Death In The Garden. Luis Buñuel’s Underseen Action Film.

Death In The Garden lies somewhat forgotten in the oeuvre of a filmmaker like Luis Buñuel. Made in 1958 in the middle of his tenure in Mexico.

A revolutionary, fighting spirit opens Death In The Garden, as a group of put-upon diamond miners make a stand against the military regime under which their vicinity stands. There are shades of the American Western in these opening beats of the film, and in many ways it acts as an unlikely prototype for the Hollywood event disaster movies of the 1970’s, in which big names find themselves in extraordinary circumstances. Amongst the character archetypes on display here are the prostitute, the priest and the outlaw, with real stars of the French cinema such as Simone Signoret and Michel Piccoli among those assembled to play them.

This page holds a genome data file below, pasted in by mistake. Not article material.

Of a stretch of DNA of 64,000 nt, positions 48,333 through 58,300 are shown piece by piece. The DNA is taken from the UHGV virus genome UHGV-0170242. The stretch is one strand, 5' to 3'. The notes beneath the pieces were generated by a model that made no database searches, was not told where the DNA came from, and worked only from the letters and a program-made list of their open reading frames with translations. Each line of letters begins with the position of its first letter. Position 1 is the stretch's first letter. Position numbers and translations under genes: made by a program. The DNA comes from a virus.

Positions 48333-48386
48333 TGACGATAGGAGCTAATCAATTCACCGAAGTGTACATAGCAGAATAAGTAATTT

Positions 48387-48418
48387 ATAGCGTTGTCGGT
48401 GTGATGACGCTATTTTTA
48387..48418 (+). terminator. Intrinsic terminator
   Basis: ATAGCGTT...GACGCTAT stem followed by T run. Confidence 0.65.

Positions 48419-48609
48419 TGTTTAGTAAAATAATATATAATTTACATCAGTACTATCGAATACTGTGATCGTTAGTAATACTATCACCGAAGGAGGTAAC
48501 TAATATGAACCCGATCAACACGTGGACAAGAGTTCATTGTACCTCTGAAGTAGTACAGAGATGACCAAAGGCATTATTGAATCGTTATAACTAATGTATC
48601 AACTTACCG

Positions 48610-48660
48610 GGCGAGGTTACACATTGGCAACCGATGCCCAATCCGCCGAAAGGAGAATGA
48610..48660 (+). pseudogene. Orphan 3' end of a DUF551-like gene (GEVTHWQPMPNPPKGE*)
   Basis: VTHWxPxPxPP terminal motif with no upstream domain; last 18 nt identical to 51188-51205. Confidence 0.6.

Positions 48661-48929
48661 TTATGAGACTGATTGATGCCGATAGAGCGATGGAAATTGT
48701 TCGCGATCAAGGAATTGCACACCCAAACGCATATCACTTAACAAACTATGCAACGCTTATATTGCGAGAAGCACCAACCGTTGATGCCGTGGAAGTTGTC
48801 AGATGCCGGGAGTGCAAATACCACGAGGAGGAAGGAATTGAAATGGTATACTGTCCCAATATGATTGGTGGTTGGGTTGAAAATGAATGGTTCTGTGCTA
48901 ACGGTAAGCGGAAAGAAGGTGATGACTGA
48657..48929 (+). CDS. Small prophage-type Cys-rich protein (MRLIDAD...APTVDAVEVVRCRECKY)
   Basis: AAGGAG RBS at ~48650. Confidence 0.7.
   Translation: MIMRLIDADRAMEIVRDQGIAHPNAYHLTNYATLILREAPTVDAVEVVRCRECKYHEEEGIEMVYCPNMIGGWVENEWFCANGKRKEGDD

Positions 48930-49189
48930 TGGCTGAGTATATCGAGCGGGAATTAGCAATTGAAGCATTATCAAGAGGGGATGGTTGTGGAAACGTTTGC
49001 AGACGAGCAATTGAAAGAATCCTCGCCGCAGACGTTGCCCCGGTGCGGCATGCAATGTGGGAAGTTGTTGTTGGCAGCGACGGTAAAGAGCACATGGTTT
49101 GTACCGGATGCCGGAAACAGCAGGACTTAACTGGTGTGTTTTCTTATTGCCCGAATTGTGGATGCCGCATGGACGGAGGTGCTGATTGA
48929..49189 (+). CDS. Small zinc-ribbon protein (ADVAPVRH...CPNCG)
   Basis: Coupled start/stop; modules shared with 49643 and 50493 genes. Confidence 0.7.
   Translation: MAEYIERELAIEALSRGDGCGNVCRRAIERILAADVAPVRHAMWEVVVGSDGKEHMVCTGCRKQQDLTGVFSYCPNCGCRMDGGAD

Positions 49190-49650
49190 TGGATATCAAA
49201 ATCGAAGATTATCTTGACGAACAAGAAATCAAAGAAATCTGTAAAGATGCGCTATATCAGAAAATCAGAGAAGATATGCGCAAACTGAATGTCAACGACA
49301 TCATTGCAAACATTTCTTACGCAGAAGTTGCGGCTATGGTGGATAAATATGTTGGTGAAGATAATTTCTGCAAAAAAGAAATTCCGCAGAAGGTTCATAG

The picture gradually descends in to more familiar Buñuel territory as the film moves further along, with delirium setting in within his protagonists and the form of the picture reflecting this. The film is about a journey through a neverending jungle to freedom, with the setting overwhelming and informing every facet of the movie. The deeper the group find themselves in the horticultural prison, the more fractured the form of the picture becomes. The sight of a snake’s carcass being claimed by ants is as unsettling as anything in Un Chien Andalou, while a scenes of life around the Arc de Triomphe eventually reveal themselves to be nothing more than the fruit of the frenzied imagination of a man slowly going insane.

Buñuel is a filmmaker who we thing we know everything about: arch-surrealist, experimental iconoclast, but as this underseen, underrated movie proves, there is much to be celebrated on the fringes of his more notable work.

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